Seems this is a good day for QGIS Oracle users. According this commit made by Jürgen QGIS now has built-in Oracle support. Win!
Native Oracle support can now see QGIS being opened up to a wider user base yet again. A large user base normally means more people willing to sponsor awesome new features and bug fixes. Having seen the growth in the user base from having native MS SQL Server 2008+ support I can imagine what it will be like with Oracle.
The list of formats QGIS can open and edit is getting larger and larger with each release. Is there a future for vendor lock in? I can’t see it.
Standard disclaimer about latest dev build and new features:)
This has been part of an ongoing effort from the documentation team since before the 1.8 release to bring our all our documentation into reStructedText rather then LaTeX. Moving to reStructedText allows quicker updates and a larger range of final output formats.
I would like to thank everyone who has been involved in this process as I know what a grueling process updating documentation can be.
Just remember you don’t have to be a programmer to contribute to an open source project. If you think you could contribute to the updating of the QGIS documentation please contact the team on the mailing list.
As QGIS is such a fast moving project I have decided to make this a regular blog post in order to highlight some new features added to QGIS. If you haven’t already, don’t forget to check out round one.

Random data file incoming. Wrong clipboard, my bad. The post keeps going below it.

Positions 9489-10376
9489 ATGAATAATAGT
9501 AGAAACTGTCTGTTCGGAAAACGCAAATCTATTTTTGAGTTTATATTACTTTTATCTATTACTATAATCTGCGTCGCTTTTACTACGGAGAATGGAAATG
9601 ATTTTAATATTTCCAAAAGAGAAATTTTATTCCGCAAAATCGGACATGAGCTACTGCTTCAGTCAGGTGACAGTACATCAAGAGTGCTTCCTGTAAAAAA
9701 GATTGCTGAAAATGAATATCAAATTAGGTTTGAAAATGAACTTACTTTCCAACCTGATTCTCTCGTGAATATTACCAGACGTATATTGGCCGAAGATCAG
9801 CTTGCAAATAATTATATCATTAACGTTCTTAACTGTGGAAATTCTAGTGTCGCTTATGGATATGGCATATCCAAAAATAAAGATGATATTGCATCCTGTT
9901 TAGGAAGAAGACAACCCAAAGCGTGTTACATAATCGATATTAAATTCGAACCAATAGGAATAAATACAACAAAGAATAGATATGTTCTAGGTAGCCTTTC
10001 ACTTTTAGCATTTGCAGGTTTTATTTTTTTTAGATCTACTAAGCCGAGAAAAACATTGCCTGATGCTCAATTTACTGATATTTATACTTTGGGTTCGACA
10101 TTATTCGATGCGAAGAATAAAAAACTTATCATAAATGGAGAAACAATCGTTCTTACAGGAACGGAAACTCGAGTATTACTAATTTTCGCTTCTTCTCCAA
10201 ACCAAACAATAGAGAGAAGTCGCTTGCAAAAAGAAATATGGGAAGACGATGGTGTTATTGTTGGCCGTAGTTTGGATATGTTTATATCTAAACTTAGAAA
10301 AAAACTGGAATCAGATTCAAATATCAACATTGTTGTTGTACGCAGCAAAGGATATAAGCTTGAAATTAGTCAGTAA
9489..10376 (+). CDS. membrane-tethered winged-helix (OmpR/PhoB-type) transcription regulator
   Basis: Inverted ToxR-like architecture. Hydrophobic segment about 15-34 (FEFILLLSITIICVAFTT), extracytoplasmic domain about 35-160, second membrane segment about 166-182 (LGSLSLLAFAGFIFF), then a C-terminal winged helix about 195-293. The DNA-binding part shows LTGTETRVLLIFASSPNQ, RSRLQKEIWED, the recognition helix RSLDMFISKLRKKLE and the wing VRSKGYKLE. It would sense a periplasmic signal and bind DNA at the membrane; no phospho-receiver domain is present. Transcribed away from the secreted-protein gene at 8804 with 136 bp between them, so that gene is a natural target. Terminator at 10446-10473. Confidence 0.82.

Remember that some of these features may still only be new which might change between now and the next official released version. With that out of the way lets get listing.
If you are a regular user of QGIS Python plugins, and who isn’t, then you would have used the awesome Atlas plugin developed by Vincent Picavet. This great tool can be used to generate mapbooks, or an atlas as some people like to say, using a coverage layer and a print composer. What makes this even more awesome is that it is now built into the print composer.
The builtin atlas function also gives you the ability to use an expression to do runtime text replacement, including access to all the fields on the coverage layer. The coverage layer doesn’t even have to be a region layer, it can be a simple point layer, or even a line layer. You can see the result of me running the atlas generation from the above example here